At last, after the pictures had been taken, the bets made, and the rigs taken down, the game was upon us. Bison fans stampeded into the arena and I barely made my seat in time for the opening kickoff.
The field itself was split fairly evenly down the middle between NDSU and SHSU fans, though an isolated section of gold seen in the Bearkat orange gave the Bison the advantage crowd-wise.
That advantage quickly cemented itself as the Bison fans simply out-cheered the ‘Cat fans all game long, drowning out the opponents on defense and quieting on offense.
The sight of those 12,000 moving in unison and raising their hands in the horns as the national anthem is something I’ll carry with me for the rest of my life.
The first half ended with Bison fans feeling uncertain.
Down 6-3, we knew our defense had come to play but that our offense was struggling in the worst possible game to do so.
I personally chose to purchase a one-pound turkey leg from a convenience stand to assuage my concerns about the team, but as the Gold Star Band did their thing and roused the Bison fans into a frenzy as the team made the field once more, I felt better about our chances.
Though the first drive stalled out, that hope wasn’t misplaced.
Senior punter Matt Voigtlander, who switched to the position from running back just this offseason, took the punt and sprinted up the left sideline, getting the first down by a country mile and injecting life back into the raucous crowd of some 12,000 Bison fans that were there.
The very next play, DJ McNorton did what he was famous for last season when he took a middle screen the distance for a 39-yard touchdown.
Pizza Hut Park erupted. I high-fived my traveling companions and even received a kiss on the cheek from a Bison fan who may have conservatively been in her seventies.
Hugs were exchanged, profanity was loosed, and suddenly Bison Nation had reason to celebrate with a 10-6 lead.
A few short series later, the play of the game came when Travis Beck, a redshirt freshman from a town called Munich in far northeast North Dakota, baited an interception and took it to the one-yard line as Bison fans exploded in the stands.
Chants of “Let’s Go Bison!” poured out, and when Brock Jensen charged across the goal line on the next play, the celebration began.
It took a few series after that, but when the seconds finally ticked off and the field-storming began, it was time to party.
I wound up on the field and nearly dove onto the back of senior running back DJ McNorton, whom I’ve had a class with every year I’ve been at NDSU.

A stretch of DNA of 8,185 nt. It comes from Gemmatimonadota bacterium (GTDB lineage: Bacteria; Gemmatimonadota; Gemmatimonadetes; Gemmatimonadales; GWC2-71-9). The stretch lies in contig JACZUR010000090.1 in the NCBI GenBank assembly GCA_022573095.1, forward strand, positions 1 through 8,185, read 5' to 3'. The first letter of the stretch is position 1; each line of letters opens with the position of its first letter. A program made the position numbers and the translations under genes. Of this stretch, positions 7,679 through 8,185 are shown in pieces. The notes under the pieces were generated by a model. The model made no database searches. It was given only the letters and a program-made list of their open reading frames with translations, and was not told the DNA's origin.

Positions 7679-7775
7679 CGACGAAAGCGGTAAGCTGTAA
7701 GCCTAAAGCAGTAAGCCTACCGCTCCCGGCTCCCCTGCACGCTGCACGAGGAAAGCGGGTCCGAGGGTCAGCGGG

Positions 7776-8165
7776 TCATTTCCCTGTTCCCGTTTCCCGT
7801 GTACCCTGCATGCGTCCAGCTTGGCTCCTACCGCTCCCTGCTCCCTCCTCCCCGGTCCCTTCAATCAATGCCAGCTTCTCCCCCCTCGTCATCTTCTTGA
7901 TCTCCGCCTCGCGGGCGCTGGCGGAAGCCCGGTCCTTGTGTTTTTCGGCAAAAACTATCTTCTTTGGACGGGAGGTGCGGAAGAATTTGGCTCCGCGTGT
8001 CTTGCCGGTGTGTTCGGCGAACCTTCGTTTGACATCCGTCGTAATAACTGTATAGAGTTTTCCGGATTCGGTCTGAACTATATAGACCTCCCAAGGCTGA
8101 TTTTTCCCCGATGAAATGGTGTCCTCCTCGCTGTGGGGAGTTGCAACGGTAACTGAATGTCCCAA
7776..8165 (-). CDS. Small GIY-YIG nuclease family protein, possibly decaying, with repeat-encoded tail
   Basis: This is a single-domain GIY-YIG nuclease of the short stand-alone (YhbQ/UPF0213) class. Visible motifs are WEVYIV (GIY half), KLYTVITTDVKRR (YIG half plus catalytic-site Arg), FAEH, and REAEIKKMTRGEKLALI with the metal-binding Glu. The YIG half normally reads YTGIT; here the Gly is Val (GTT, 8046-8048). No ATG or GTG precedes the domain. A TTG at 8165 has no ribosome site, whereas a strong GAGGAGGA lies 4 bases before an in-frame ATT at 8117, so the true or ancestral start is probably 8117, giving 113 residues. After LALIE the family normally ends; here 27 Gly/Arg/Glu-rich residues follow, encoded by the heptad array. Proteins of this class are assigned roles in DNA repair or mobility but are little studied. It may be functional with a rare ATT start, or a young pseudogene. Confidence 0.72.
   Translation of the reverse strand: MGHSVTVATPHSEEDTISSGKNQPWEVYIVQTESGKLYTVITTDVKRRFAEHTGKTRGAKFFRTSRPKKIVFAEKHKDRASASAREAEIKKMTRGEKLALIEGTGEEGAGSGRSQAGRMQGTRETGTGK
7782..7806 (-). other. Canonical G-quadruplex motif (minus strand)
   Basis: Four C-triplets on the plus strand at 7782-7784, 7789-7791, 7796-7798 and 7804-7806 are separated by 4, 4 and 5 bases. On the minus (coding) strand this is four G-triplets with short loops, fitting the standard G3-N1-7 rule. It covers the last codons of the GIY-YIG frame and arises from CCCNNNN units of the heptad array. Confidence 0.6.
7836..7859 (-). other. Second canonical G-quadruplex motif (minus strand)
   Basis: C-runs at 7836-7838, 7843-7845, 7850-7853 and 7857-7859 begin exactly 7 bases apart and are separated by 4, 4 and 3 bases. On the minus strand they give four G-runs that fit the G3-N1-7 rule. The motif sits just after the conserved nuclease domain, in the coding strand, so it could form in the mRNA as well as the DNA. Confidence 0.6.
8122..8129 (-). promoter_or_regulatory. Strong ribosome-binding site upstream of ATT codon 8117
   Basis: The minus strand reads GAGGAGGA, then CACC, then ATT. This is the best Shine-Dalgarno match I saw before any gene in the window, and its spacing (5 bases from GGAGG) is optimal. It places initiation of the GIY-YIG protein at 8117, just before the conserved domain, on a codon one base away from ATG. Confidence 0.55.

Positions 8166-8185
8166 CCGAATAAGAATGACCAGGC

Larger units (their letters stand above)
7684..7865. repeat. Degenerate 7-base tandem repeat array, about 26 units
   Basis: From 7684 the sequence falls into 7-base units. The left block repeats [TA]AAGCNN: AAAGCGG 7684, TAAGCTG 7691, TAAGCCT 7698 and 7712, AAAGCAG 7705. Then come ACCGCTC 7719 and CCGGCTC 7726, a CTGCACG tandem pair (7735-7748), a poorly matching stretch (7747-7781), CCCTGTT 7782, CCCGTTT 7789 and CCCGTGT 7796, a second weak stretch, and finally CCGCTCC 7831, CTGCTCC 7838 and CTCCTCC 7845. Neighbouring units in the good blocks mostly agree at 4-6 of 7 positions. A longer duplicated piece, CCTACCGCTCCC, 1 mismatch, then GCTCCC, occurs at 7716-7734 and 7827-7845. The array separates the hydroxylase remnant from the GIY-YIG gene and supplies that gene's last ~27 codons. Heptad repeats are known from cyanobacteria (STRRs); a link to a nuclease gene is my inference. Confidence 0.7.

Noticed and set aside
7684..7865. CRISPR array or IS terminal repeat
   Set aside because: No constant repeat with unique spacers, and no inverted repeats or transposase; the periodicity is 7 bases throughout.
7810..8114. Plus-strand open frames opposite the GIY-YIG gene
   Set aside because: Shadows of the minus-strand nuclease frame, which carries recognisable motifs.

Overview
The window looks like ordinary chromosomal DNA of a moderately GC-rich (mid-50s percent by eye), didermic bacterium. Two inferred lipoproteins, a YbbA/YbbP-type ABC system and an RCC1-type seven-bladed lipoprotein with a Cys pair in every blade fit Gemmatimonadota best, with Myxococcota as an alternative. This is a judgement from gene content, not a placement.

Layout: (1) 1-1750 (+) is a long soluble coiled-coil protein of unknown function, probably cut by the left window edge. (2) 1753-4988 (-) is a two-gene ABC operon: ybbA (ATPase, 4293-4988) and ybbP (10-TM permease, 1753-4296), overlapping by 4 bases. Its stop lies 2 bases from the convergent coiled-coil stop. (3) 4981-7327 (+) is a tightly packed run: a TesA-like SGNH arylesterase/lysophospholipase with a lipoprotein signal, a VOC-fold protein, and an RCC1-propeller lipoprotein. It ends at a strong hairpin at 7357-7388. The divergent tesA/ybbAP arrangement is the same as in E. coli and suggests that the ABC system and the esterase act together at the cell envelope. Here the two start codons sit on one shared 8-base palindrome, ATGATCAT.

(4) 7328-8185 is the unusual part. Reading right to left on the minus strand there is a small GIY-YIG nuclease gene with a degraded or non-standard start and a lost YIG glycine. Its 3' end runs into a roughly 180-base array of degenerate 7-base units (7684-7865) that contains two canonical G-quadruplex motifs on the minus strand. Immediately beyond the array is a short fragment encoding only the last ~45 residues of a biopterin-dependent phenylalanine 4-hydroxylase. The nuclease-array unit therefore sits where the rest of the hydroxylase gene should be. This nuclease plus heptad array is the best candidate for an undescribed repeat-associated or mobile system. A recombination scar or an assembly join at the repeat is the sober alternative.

I hugged senior safety John Pike and reminded him of how I’ve always said he makes game-icing interceptions, such as his in the fourth quarter that was another dagger in the Bearkats’ coffin.
A pair of us hoisted Thundar, the NDSU mascot, onto our shoulders to the cheers of the thousand Bison fans that were on the field.
At last, the trophy ceremony came, and when that ragtag group of yellow-jerseyed football players hoisted that trophy, 12,000 Bison fans cheered in unison.
A state’s pride was returned. A university’s chosen path was affirmed. A hundred college athletes’ dreams were realized.
One thing that was a bit perplexing was the lack of Sam Houston fans around the area both the night before and the night after.
Particularly with Huntsville so close, I went in thinking we’d be seeing orange and blue at least every once in a while around the local pubs, but aside from a few checking into the hotels there weren’t many to be seen.
The few that came to tailgate with the Bison fans were gracious and respectful, though optimistic of their team’s chances.
Aside from a few outliers in the game itself, the crowd for SHSU seemed responsive and supportive of their team, which helped to make for a dynamite atmosphere that, being shown on ESPN, only helped to portray the Football Championship Subdivision in a positive light on a national stage.
My hat’s off to SHSU fans for their support of their team, and to the city of Frisco and surrounding communities for their stupendous hospitality.
Waking up the next morning was like the scene from one of the “Hangover” movies as last night’s postgame celebrations were lamented for their consequences now, and once the senses were returned and the vehicle packed, we made our way out of Texas with the weight of a national championship on our shoulders.
A few miles out of town, we chose to gas up and ran into another caravan of Bison fans inside.
A few minutes of chatting led us back outside and as we parted ways, the driver said to me “The drive back sure doesn’t seem so bad with a championship now, does it?”
“Nope,” I said. “Sure doesn’t.”